On art and knowledge:

Literature and art are closely linked to knowledge in [historian Michel] Foucault’s view of history, not situated within the episteme [earlier in the book: “from the Greek epistomai, ‘to understand, to know for certain, to believe’, which gives us epistemology, the verification theory of knowledge concerned with distinguishing genuine from spurious knowledge] but rather articulating its limits. Art is meta-epistemic: it is about the episteme as a whole, an allegory of the deep arrangements that make knowledge possible.

The book then talks a little about Jacques Lacan, and there were a couple of interesting things on the unconscious and language acquisition:

The unconscious functions by signs, metaphors, symbols, and in this sense it is “like” a language. But Lacan’s point is that the unconscious only comes to exist after language is acquired.

Between 6 to 18 months, the infant makes its first startling discovery of itself in the mirror as an image which appears total and coherent. The infant imaginary phase precedes language and contributes to the way we acquire it [according to Lacan].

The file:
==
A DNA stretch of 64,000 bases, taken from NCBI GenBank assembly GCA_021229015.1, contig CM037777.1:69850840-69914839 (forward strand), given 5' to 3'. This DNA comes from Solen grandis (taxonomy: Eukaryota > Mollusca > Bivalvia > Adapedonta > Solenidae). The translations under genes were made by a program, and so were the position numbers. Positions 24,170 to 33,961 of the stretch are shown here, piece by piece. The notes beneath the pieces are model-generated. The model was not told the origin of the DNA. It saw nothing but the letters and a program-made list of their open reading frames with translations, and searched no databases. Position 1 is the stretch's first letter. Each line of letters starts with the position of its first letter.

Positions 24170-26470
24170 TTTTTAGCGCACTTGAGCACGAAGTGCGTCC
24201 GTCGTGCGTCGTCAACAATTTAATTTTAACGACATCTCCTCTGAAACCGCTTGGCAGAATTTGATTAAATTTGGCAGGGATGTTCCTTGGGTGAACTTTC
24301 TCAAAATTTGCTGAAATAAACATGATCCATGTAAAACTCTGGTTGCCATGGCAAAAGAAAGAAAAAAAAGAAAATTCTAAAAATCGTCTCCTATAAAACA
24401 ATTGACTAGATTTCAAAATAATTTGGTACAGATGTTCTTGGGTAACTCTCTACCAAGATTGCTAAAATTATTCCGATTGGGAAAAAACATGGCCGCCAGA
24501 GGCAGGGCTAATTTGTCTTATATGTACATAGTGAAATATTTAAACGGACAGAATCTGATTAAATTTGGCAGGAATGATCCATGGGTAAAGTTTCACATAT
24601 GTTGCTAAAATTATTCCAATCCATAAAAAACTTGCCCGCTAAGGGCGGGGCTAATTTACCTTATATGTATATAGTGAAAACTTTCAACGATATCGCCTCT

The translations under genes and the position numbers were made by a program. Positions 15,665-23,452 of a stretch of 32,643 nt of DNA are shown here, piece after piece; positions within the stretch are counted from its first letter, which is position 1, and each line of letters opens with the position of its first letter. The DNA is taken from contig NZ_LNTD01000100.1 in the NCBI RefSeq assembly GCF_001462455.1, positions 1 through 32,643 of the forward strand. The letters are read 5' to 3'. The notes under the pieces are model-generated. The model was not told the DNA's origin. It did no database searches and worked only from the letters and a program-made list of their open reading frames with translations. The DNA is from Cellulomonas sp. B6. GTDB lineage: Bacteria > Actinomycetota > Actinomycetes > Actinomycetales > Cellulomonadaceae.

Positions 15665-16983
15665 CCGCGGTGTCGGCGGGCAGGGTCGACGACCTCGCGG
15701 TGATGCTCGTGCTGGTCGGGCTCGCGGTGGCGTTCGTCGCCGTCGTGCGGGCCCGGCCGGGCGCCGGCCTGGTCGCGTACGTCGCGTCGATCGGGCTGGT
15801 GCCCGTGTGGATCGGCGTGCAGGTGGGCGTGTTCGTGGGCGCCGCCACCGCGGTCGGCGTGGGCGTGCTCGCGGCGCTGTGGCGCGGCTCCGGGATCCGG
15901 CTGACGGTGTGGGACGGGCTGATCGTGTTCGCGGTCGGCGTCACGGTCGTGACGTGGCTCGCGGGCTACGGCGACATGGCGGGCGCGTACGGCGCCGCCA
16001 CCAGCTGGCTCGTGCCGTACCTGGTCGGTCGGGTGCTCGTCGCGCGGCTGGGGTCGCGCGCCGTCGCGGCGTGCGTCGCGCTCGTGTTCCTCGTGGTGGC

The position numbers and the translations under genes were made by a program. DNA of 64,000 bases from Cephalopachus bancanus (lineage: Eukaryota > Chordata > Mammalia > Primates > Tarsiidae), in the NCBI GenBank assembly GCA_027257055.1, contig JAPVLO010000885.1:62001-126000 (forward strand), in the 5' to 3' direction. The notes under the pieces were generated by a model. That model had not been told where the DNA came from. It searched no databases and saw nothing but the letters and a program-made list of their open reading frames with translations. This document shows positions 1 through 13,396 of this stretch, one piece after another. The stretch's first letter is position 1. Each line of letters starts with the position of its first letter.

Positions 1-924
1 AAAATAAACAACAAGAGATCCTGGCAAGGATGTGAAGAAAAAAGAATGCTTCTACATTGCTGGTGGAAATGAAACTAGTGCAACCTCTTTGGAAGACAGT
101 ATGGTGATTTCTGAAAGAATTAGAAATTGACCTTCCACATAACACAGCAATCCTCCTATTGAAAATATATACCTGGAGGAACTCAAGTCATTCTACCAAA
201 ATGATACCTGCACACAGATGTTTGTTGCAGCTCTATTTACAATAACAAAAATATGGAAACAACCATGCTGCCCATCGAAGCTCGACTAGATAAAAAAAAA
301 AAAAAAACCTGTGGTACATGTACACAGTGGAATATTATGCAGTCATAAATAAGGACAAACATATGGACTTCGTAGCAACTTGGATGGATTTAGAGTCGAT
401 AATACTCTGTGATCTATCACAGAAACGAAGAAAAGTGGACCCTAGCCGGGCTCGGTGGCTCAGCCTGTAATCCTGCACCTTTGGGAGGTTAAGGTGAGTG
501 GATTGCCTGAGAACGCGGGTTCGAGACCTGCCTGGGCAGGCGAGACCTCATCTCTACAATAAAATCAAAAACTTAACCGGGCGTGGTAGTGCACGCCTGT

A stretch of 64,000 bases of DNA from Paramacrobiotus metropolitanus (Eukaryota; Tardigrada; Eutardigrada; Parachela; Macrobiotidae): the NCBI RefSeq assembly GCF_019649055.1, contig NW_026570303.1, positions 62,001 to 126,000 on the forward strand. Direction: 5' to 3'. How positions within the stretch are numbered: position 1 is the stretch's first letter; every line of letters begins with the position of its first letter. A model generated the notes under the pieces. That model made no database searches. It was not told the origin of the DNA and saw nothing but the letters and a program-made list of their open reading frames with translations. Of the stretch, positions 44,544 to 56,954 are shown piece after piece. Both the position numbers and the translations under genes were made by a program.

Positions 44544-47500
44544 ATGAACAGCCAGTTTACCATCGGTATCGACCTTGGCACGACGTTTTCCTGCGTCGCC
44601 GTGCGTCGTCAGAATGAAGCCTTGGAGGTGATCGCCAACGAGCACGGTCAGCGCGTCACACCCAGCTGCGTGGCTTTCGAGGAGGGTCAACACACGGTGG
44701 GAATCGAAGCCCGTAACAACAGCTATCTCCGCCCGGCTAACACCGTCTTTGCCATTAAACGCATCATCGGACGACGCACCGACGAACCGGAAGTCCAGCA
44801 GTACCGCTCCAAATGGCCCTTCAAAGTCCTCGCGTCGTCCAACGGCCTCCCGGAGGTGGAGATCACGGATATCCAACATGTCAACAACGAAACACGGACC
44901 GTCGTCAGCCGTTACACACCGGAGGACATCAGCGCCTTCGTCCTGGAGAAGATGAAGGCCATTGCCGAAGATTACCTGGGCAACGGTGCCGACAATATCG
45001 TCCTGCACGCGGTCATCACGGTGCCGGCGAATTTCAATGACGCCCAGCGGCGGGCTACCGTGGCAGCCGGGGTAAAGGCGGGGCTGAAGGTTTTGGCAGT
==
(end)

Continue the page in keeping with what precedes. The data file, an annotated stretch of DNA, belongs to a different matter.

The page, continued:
A sense of self arrives externally, from a reflection, or from the imaginary. Identity comes from mis-recognition, a false persuasion of Self, which remains with us as an ideal ego for the rest of our lives. The mirror supplies the first Signified and the infant itself acts as the Signifier.

A couple of pages later; postmodern science, the “Theory of Everything” of physics (Stephen Hawking) and Paul Feyerabend:

Postmodern science can be said to be in a condition of anarchy, a position affirmed as a good thing by the self-styled Dadaist philosopher of science, Paul Feyerabend.

A quote from his Against Method:

The only principle that does not inhibit progress is: anything goes… Without chaos, no knowledge. Without a frequent dismissal of reason, no progress… For what appears as “sloppiness”, “chaos”, or “opportunism”...has a most important function in the development of those very theories which we today regard as essential parts of our knowledge… These “deviations”, these “errors”, are preconditions of progress.

I’m about halfway through. This will have to come in two parts.

The above was posted to my personal weblog on March 12, 2005. My name is Peter Lindberg and I am a thirtysomething software developer and dad living in Stockholm, Sweden. Here, you’ll find posts in English and Swedish about whatever happens to interest me for the moment.